Renee Montgomery: But they’re making the right basketball plays. Like you could just see now they’re just making the right basketball plays, that with the right play, ended up with a dunk and one. If he did get fouled and missed free throws, at this point, like I said, they’re not, the Suns aren’t necessarily converting on the mistakes. They’re not capitalizing on three missed free throws down the stretch. You have to come down, you have to make sure you score on that. And so having said all of that, finals MVP, I’ve seen so many discussions. Is it Khris Middleton? Who, as we know, has carried the team in a lot of the tough stretches, even Giannis has talked about it out early. Or is it Giannis who’s had those monster 40-point games, maybe not carrying the load down the stretch? Who are you giving it to? Finals MVP.


Jason Concepcion It’s got to be Giannis. Unless Khris Middleton does just absolutely scorches the surface of the earth in the next two games, right? You’ve got the two 40-point games. You’ve got two plays from Giannis that will live forever in finals history. The game changing block on Ayton that was like again, it’s wild to me that this guy’s leg bent 15 degrees the wrong way two weeks ago. You know what I mean?


Renee Montgomery: I’m telling you, modern medicine. That is crazy.


Jason Concepcion It is nuts that that happened. And he’s looked aghast at different times throughout the series, but that he was able to do that two weeks after seeming like maybe his season was on the line, is incredible. And then that, the lob and the alley oop, we’re going to be seeing that forever. It’s just he, it has to be him. What do you think?


Renee Montgomery: So I, I personally think to win finals MVP, if you’re not the superstar of the team, you have to do something extraordinary. Like I don’t know if, I don’t know, if the Milwaukee Bucks would be in the finals without Khris Middleton, because as we know, Giannis got hurt. You said his knee, his knee bent the opposite way. Khris Middleton single handedly carried that team on his back. And on top of that, we’ve seen stretches in this final where he scored ten of the points straight in the fourth quarter that kept them afloat. So, like, are we talking stats? Are we talking? I know that it’s going to have to be Giannis, but it’s so tough because even Giannis himself, you know, down the stretch, your go-to guy is Chris Middleton. We know that.


Jason Concepcion Here’s a crazy stat, Steph Curry, zero finals MVPs. I mean, that, when you talk about political, I you know, Andre Iguodala won the 2015 one and then KD won the other two, which. OK.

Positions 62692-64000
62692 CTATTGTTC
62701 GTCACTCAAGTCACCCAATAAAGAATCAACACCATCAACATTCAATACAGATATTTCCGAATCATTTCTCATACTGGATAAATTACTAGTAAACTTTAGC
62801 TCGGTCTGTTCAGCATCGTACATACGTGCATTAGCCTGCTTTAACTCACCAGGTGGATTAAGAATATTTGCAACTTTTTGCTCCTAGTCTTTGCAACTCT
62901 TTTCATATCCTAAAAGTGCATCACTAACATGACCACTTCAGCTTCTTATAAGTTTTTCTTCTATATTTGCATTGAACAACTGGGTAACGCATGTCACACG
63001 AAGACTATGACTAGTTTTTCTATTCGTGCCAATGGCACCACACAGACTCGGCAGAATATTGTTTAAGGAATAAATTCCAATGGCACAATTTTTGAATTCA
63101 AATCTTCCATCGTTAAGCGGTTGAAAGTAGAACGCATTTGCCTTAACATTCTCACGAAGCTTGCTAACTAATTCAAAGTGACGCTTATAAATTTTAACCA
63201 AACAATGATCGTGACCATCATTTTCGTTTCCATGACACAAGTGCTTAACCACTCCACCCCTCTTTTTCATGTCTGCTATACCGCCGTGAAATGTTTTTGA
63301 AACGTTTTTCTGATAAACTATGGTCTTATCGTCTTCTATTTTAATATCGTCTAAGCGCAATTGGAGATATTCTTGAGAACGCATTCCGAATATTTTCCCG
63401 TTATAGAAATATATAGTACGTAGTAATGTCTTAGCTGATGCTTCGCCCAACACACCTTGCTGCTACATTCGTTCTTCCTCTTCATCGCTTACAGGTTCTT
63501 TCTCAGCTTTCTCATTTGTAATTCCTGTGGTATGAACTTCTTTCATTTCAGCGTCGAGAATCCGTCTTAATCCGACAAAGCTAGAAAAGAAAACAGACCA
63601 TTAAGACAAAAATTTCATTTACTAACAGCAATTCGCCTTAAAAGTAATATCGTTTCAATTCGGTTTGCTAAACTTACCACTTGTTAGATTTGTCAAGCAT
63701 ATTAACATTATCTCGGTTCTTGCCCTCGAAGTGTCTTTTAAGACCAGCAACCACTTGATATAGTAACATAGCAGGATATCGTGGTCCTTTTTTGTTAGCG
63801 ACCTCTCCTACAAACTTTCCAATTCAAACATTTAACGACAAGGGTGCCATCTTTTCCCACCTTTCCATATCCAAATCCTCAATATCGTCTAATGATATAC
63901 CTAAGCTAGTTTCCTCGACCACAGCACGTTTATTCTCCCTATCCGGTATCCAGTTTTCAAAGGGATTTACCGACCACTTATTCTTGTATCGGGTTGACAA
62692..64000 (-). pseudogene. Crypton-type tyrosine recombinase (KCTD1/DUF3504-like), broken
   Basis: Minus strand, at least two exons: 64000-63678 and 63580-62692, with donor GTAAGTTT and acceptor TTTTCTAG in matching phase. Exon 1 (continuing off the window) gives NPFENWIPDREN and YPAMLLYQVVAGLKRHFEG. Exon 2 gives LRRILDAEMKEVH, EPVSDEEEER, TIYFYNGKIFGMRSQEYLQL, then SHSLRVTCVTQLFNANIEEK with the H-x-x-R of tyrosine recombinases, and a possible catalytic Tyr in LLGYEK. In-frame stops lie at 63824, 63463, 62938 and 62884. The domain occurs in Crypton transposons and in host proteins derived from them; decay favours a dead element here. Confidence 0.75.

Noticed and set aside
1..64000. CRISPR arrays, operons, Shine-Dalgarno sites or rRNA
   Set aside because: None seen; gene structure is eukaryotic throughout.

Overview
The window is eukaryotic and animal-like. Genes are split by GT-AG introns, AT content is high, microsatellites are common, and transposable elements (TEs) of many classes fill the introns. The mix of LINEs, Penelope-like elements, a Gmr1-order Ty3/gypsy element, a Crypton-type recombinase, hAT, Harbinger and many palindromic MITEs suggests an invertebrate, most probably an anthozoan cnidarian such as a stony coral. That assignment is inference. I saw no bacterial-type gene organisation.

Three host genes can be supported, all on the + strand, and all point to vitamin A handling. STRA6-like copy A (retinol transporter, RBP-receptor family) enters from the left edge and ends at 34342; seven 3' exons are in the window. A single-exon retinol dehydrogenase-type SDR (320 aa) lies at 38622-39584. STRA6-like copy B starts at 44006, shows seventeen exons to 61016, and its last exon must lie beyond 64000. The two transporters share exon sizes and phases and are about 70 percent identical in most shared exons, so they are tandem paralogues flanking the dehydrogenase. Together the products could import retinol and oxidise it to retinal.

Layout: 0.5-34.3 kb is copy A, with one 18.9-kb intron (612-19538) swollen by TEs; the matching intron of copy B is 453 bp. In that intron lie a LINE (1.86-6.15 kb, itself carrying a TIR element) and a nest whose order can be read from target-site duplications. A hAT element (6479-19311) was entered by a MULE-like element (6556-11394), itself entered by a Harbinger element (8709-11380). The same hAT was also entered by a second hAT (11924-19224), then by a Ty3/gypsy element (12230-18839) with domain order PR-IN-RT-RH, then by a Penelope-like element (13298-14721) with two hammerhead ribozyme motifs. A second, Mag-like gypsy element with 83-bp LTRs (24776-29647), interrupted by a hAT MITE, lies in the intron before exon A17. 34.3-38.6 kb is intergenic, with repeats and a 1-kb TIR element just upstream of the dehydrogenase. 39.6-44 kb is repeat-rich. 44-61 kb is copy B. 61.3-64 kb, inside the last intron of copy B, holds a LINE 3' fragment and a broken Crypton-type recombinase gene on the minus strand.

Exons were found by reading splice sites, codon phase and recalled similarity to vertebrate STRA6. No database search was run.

Renee Montgomery: Yeah, but you know what? A lot of people, if they ask who was a superstar on that team, that would be a great debate too. Is it Steph or is it KD? I think your answer tells us who maybe fan bases. I’m just like, and look, this is not me saying it, but the finals MVP typically follows a star, you know, of whoever the team is. And I’ve seen stars not necessarily have the most amazing finals, but they’re finals MVP. So . . .  Steph Curry!


Jason Concepcion Iguodala, Listen Iguodala was great. Iguodala, finals MVP as well. I’ll just say I think that we’re seeing in this finals how unprepared kind of like sports media and people who watch sports, how unprepared we are to talk about things that go outside of our experience, you know,  Coach Bud, we killed him his entire career through the Hawks to now, we have killed him. The guy can’t make adjustments. He keeps getting run off the court, yada, yada, yada. We were killing him earlier in the series. We were killing him earlier in the postseason. He’s pushing the buttons right now. And of course, nobody, we’re not really talking about it. There’s a lot of other stuff to talk about, of course. But like we’re not talking about Coach Bud exploiting the Bucks size. We’re not talking about, like, the smart way he’s using the Middleton-Giannis pick and roll all of a sudden. We’re not, we’re not talking about this stuff. And so it’s it’s the same way in that we talk about Giannis and we’re unprepared to talk about a two-time MVP who is not the closer down the stretch. But I think that all of which is to say this is really cool. We’re seeing something that is happening in a way that’s different than the way that we usually see it. And I think that’s really cool.


Renee Montgomery: OK, real quick, though, real quick, though, if the Suns end up winning, who is your, who’s your finals MVP for them?